Investments in real estate related instruments may be affected by economic, legal, or environmental factors that affect property values, rents or occupancies of real estate. Real estate companies, including REITs or similar structures, tend to be small and mid-cap companies and their shares may be more volatile and less liquid.

Fixed-income investments are subject to credit risk of the issuer and the effects of changing interest rates. Interest rate risk refers to the risk that bond prices generally fall as interest rates rise and vice versa.

The dollar value of foreign investments will be affected by changes in the exchange rates between the dollar and the currencies in which those investments are traded.

There is a risk that the value of the collateral required on investments in senior secured floating rate loans and debt securities may not be sufficient to cover the amount owed, may be found invalid, may be used to pay other outstanding obligations of the borrower or may be difficult to liquidate.

The information provided is for educational purposes only and does not constitute a recommendation of the suitability of any investment strategy for a particular investor. Invesco does not provide tax advice. The tax information contained herein is general and is not exhaustive by nature. Federal and state tax laws are complex and constantly changing. Investors should always consult their own legal or tax professional for information concerning their individual situation. The opinions expressed are those of the authors, are based on current market conditions and are subject to change without notice. These opinions may differ from those of other Invesco investment professionals.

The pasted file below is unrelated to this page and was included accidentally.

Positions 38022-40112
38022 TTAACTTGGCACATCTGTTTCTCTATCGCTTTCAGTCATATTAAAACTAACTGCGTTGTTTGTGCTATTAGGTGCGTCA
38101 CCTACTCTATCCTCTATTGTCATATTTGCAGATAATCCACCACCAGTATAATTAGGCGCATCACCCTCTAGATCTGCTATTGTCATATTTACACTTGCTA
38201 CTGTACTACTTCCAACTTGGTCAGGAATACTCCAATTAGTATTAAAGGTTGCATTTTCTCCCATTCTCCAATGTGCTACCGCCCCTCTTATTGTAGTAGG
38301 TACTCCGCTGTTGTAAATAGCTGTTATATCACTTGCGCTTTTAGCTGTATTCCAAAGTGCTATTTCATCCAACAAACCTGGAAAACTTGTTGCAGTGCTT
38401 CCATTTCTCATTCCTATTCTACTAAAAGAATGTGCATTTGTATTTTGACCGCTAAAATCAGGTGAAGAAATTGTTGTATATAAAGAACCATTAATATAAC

Before investing, investors should carefully read the prospectus and consider the investment objectives, risks, charges and expenses.

All data provided by Invesco unless otherwise noted.

Invesco Distributors, Inc. is the US distributor for Invesco Ltd.’s retail products and collective trust funds. Invesco Advisers, Inc. and other affiliated investment advisers mentioned provide investment advisory services and do not sell securities. Invesco Unit Investment Trusts are distributed by the sponsor, Invesco Capital Markets, Inc., and broker-dealers including Invesco Distributors, Inc. PowerShares® is a registered trademark of Invesco PowerShares Capital Management LLC (Invesco PowerShares). Each entity is an indirect, wholly owned subsidiary of Invesco Ltd.